The Atypical HUS Foundation

SUMMARY - SCHOOL Resource List

Education and the aHUS Patient

School age children with a rare disease should have an I.H.P. in place, with an I.E.P and a 504 plan in effect at their school.   Confusing?  Finally, some plain talk about educational jargon and programs – complete with helpful links and resources!  Sift through the terminology and learn effective ways to help children challenged by a rare disease diagnosis – allowing them to maximize their school experience.  Find out how to initiate ACTION, and become part of your child’s Pupil Evaluation Team.

Are you a rare disease patient enrolled college or involved with learning opportunities provided by your workplace?  Adults with a chronic illness often deal with learning disabilities that can affect workplace issues, so read on to discover education issues and check out how the links here can provide a starting point to explore complexities that affect adult rare disease patients.

Education and the Rare Disease Patient

Special version of the above, written in more general terms for the any student challenged by a rare disease diagnosis.

 

 

 

Creating an Individual Health Plan in the School Setting

 

An IHP or Individual Health Plan is an extremely useful tool for individuals with special health issues, allowing a formal and organized format for school personnel to help maintain a healthy learning environment.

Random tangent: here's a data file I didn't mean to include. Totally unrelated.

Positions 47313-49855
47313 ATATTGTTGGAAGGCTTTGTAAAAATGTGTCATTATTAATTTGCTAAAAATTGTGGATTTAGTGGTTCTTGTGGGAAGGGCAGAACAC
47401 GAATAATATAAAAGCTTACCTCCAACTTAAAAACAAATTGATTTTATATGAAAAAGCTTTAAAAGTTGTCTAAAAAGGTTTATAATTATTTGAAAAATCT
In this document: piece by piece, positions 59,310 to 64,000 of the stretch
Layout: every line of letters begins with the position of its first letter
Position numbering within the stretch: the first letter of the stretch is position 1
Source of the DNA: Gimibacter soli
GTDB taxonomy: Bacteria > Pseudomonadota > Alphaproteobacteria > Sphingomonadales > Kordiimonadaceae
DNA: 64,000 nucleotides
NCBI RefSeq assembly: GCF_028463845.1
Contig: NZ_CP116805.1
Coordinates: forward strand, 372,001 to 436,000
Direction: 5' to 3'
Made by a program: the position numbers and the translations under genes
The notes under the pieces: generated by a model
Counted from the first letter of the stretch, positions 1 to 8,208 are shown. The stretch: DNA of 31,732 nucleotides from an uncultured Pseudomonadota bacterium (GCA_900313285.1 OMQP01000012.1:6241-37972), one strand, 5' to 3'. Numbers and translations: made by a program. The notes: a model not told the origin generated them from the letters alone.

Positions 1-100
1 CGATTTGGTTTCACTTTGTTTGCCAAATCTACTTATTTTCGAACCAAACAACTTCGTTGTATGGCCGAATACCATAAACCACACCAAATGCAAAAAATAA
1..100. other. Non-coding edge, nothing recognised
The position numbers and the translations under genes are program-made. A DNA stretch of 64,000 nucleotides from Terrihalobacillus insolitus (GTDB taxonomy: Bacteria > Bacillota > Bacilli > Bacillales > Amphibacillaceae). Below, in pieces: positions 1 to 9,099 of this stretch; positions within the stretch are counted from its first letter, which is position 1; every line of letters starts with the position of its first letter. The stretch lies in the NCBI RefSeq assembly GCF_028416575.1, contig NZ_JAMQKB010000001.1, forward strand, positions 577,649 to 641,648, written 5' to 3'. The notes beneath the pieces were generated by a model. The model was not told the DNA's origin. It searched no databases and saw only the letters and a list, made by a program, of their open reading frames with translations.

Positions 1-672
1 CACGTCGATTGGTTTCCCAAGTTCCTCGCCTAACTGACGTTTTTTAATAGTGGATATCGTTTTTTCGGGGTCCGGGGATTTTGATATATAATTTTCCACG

For an overview of aHUS and Education, click HERE .

 

Here are guidelines, suggestions, and a sample IHP (Individual Health Plan) for an elementary school age child diagnosed with a rare disease.  To better illustrate the type of wording found in an actual IHP, this sample format represents what might be in an IHP for the rare atypical hemolytic uremic syndrome or aHUS.  Helpful tips for constructing an IHP for any student with a rare disease diagnosis are marked in green.  

Click HERE to Learn More- See a Sample IHP, with tips on how to CREATE YOUR OWN IHP draft to collaborate with school officials

 

Resources for School Nurses & School Staff

     Atypical HUS presents very differently in patients with this rare disease.  Initially your main consideration in a student’s academic success is communication between home and school regarding the needs of aHUS patients who are attending classes at any grade level within a public or private school setting.  

     Communicating information about atypical HUS as a disease, explaining the student’s health status and needs, and meeting as a P.E.T. to determine needed accommodations can make a huge difference in not only optimizing success but also in providing a safe and comfortable school experience for children with atypical HUS.  

     We've compiled a list of resources for school nurses to share with staff and with parents, in addition to basic information about this rare disease.

   

  

Overview of Education and the Rare Disease Patients and a Sample Individualized Health Plan by Linda Burke, M.S.Ed.

A Public Service provided by www.atypicalhus.org. Questions?  Contact Linda@atypicalhus.org

 

IN REGARD TO MEMBERSHIP REQUESTS

To ensure proper processing of your membership, please make sure to set your email filters to accept emails, from info@atypicalhus.org.

The Atypical HUS Foundation is an all-volunteer organization. Please allow at least 72 hours for an email response confirming your membership request.  If you do not receive an email, please check your spam folder or email directly to info@atypicalhus.org